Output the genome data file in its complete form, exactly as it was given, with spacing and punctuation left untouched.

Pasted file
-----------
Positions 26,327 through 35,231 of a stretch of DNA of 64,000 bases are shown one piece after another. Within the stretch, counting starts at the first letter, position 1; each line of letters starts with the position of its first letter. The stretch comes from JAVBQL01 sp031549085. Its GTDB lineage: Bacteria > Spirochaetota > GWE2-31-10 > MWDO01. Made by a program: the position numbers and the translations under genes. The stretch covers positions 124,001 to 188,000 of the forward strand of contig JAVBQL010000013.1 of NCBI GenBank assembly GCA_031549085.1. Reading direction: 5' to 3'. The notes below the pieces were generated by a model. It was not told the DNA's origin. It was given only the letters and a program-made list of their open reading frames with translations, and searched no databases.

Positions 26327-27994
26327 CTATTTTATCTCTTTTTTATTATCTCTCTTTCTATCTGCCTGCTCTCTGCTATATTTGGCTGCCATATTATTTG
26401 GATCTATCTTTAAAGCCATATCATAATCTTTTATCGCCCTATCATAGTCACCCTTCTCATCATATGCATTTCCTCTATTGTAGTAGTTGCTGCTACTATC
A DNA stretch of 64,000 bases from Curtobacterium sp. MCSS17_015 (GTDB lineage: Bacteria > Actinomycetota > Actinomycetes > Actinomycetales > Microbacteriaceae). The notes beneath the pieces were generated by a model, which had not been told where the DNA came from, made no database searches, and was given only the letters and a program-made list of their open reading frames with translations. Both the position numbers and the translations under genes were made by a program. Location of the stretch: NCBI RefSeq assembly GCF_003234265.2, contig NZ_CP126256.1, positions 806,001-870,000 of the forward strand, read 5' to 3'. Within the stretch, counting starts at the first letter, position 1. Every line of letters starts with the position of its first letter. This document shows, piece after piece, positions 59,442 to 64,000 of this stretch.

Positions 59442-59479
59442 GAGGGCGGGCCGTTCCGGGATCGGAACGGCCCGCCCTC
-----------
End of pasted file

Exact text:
Positions 26,327 through 35,231 of a stretch of DNA of 64,000 bases are shown one piece after another. Within the stretch, counting starts at the first letter, position 1; each line of letters starts with the position of its first letter. The stretch comes from JAVBQL01 sp031549085. Its GTDB lineage: Bacteria > Spirochaetota > GWE2-31-10 > MWDO01. Made by a program: the position numbers and the translations under genes. The stretch covers positions 124,001 to 188,000 of the forward strand of contig JAVBQL010000013.1 of NCBI GenBank assembly GCA_031549085.1. Reading direction: 5' to 3'. The notes below the pieces were generated by a model. It was not told the DNA's origin. It was given only the letters and a program-made list of their open reading frames with translations, and searched no databases.

Positions 26327-27994
26327 CTATTTTATCTCTTTTTTATTATCTCTCTTTCTATCTGCCTGCTCTCTGCTATATTTGGCTGCCATATTATTTG
26401 GATCTATCTTTAAAGCCATATCATAATCTTTTATCGCCCTATCATAGTCACCCTTCTCATCATATGCATTTCCTCTATTGTAGTAGTTGCTGCTACTATC
A DNA stretch of 64,000 bases from Curtobacterium sp. MCSS17_015 (GTDB lineage: Bacteria > Actinomycetota > Actinomycetes > Actinomycetales > Microbacteriaceae). The notes beneath the pieces were generated by a model, which had not been told where the DNA came from, made no database searches, and was given only the letters and a program-made list of their open reading frames with translations. Both the position numbers and the translations under genes were made by a program. Location of the stretch: NCBI RefSeq assembly GCF_003234265.2, contig NZ_CP126256.1, positions 806,001-870,000 of the forward strand, read 5' to 3'. Within the stretch, counting starts at the first letter, position 1. Every line of letters starts with the position of its first letter. This document shows, piece after piece, positions 59,442 to 64,000 of this stretch.

Positions 59442-59479
59442 GAGGGCGGGCCGTTCCGGGATCGGAACGGCCCGCCCTC